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‘Aren’t you hot in that?’ is not just a question

By Heba Alshareef

(August 7, 2009) – “Is that seat taken?” a woman asked, eyeing the empty spot on the bench where I was sitting with my daughter.

“Be my guest,” I said, smiling.

We were at Marineland, and Amina, my 3-year-old daughter, and I were sheltering in the shade while my husband and older children went to play.

The woman and I sat in silence, her daughter in a stroller, mine beside me on the bench. Was it a strained silence? I don’t think so.

I wear the hijab. It’s all black, but it does show the circle of my face.

Sometimes, Muslim women wonder how people perceive them, what the hijab tells others – but I’ve been wearing it long enough to feel comfortable.

They will see me how they want to see me.

My bench companion’s toddler woke up and complained, “I’m hungry.” Her mother had much to offer. “Do you want crackers and cheese, Susie? Cookies? I have the rest of your sandwich.”

“Blueberries,” Susie said and her mother brought out a pint of washed blueberries.

The woman turned to us. “Would you like some?” she asked.

She couldn’t have known how uncomfortable that offer made me.

I had come to Marineland unprepared for such a long afternoon – without snacks, without even enough cash to buy snacks.

Now Amina was left to the mercy of strangers.

I think women in general, and mothers in particular, feel they have to be ready for anything, that they must know all the answers. And maybe because of negative ideas about Muslim women, we’re even more inclined to play “defence.”

So I was about to politely decline but, before I could, Amina’s hands had reached inside the pint and she was happily munching on berries.

“I’m sorry,” I said.

“It seems like she’s determined to finish the whole thing. She’s usually not so forward.”

“We all do it,” my bench companion said, and laughed.

She had learned to pack well for Marineland, she explained.

It was close to home for her and she had grown tired of going back and forth all day long to retrieve things she had forgotten.

We got to talking; she mentioned the pros and cons of living in a small town in wine country – “Hey, we just got our first pizza delivery shop!” – but, on the down side, there wasn’t a large selection of school choices and the one available to Susie had a religious affiliation.

“I don’t believe anyone should impose their religion on others,” she said.

I nodded. Muslims, too, believe there should be “no compulsion in religion.” (Qur’an 2:256)

Then, as if suddenly realizing that maybe this was a taboo subject with an obviously Muslim woman, she retreated.

It was back to blueberries – which, I quickly observed, my daughter seemed determined to finish.

I apologized again.

“Oh let her,” my bench companion said.

“Blueberries are very refreshing on hot days like today.”

And then it came. Muslim women reading this – particularly hijabis, the ones whose appearance announces to the world what their religion is – will know exactly what I’m talking about.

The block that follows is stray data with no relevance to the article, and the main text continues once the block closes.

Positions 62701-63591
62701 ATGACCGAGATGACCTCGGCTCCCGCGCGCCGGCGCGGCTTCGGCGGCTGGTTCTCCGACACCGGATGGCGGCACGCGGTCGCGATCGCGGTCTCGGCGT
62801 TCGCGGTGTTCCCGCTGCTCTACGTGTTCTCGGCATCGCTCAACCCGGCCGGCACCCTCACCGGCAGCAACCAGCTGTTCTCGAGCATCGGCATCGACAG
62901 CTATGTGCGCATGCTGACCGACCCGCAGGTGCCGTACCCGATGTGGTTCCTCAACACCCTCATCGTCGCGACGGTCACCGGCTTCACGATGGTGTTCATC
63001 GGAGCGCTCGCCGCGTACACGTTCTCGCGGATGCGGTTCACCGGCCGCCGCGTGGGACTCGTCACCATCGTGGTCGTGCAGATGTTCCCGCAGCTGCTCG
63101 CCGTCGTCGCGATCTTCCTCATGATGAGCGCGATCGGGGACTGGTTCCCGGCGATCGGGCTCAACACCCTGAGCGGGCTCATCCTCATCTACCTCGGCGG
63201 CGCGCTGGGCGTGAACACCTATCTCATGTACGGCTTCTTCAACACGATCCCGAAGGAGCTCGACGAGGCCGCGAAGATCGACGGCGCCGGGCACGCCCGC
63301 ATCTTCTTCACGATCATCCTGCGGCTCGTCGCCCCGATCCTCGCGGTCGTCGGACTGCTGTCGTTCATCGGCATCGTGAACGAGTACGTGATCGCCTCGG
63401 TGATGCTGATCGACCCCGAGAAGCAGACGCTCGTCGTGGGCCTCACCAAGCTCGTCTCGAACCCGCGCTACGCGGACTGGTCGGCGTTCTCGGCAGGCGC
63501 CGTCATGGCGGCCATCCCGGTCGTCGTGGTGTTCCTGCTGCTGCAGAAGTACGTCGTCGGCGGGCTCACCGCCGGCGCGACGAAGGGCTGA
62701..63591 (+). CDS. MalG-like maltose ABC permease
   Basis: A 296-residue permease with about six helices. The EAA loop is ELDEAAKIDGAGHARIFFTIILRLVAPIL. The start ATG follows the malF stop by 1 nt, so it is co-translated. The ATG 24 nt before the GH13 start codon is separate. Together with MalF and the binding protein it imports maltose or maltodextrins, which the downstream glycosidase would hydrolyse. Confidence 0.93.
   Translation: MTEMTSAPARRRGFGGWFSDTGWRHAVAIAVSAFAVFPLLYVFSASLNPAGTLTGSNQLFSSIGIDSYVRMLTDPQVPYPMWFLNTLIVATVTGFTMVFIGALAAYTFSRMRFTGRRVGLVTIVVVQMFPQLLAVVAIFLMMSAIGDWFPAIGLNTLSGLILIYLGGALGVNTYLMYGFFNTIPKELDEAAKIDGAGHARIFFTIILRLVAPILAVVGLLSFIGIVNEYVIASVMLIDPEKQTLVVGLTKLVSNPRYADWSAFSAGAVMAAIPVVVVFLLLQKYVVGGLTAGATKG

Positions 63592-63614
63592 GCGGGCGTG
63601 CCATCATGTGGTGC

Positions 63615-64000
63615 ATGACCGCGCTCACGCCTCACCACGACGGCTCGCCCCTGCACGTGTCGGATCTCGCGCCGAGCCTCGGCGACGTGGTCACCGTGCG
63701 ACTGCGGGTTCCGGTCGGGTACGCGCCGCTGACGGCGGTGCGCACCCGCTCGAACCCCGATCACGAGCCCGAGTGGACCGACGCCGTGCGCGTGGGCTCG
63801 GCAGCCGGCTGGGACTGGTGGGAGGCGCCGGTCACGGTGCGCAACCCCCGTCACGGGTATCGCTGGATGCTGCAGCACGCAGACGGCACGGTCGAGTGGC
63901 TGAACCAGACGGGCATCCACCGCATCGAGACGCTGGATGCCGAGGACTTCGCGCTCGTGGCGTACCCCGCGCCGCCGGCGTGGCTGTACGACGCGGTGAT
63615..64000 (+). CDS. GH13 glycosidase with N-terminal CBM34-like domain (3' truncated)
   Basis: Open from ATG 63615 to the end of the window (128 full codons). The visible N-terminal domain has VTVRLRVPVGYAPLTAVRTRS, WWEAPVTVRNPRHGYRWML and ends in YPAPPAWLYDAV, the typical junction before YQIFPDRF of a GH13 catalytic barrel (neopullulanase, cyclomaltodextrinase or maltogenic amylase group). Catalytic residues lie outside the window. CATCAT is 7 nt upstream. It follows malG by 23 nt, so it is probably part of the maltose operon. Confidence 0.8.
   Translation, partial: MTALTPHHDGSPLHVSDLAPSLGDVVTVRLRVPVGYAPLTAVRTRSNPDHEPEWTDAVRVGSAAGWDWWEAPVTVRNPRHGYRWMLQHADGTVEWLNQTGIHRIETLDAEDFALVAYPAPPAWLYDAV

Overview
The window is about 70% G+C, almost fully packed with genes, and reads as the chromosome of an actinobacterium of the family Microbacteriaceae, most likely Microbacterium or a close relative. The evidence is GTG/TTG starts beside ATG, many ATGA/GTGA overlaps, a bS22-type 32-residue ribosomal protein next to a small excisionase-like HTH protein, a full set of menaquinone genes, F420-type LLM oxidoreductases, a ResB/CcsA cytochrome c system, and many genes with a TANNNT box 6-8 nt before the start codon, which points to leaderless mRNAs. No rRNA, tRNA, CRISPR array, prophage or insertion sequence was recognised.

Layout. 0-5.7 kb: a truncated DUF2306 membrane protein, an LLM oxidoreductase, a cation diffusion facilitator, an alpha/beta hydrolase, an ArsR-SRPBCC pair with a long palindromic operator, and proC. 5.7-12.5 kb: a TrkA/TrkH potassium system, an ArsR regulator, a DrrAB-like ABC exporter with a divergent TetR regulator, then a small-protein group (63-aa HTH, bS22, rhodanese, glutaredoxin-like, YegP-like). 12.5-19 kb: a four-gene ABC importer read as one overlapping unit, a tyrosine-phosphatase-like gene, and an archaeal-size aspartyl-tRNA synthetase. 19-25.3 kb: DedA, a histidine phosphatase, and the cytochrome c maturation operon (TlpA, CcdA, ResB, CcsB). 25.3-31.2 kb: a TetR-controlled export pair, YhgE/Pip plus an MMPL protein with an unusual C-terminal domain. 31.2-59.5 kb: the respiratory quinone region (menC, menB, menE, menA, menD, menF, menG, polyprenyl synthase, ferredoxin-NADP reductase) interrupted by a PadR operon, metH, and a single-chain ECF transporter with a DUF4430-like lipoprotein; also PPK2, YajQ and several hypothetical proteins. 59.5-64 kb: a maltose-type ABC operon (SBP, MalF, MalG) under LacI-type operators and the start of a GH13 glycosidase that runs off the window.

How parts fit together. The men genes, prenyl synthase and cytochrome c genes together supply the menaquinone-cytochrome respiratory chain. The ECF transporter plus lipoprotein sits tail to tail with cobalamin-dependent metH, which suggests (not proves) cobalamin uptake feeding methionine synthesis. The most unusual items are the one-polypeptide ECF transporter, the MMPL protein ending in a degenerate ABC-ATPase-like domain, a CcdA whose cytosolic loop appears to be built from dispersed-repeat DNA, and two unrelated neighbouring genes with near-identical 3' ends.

“Aren’t you hot in that?”

Whether we wear a veil, a hijab, a niqab or even a burqa, the question is inevitable. Our feelings in response can range from exasperation to anger to resentment.

What to say?

“I answer by telling them how convenient my life is,” a proud hijabi told me. “I am protected from sun damage, I am well ventilated and I don’t have to spend hundreds of dollars on summer outfits and sun block!”

The “aren’t you hot” question makes one of my friends feel singled out, as if an otherwise pleasant moment has been rudely interrupted. She feels her reasons for wearing the hijab are not understood – but that reflects ignorance on the part of the questioner.

Another friend finds it annoying. “We wouldn’t think of asking someone wearing a mini skirt in winter, `Don’t you feel cold?'”

Oftentimes, Muslim women analyze the components of the situation in order to decipher the intent behind the question.

How was it asked? Was it in a derogatory manner?

Is it a sincere desire to seek knowledge? Or am I being used for a laugh?

But on this afternoon at Marineland, I realized my bench companion meant no harm.

“It’s surprisingly cool material,” I replied with a smile.

“That’s good.” she said, smiling back, and offered me the pint of blueberries.

“You better get some before they’re all gone.”

Heba Alshareef is the author of Release Your Inner Queen of Sheba! The Muslim woman’s Guide to Leading her Best Life. She lives in the GTA and blogs at iamsheba.com

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  • Sara

    I completely understand where you’re coming from Heba. Sometimes I feel like I’m over-analyzing the situation or looking into peoples comments way too much. From my experience, people generally mean no harm but are merely curious. I’ve tried to make more of an effort to let my guard down and stop being so defensive.

    Thanks for the interesting article!

  • I normally go for the ‘jugular’ and direct approach and say, ‘well’ it’s hotter in hell. That normally makes people run a mile or laugh. If they laugh I’ve got them talking, sometimes they are confused and sometimes they get my message instantly wanting to talk more with interest.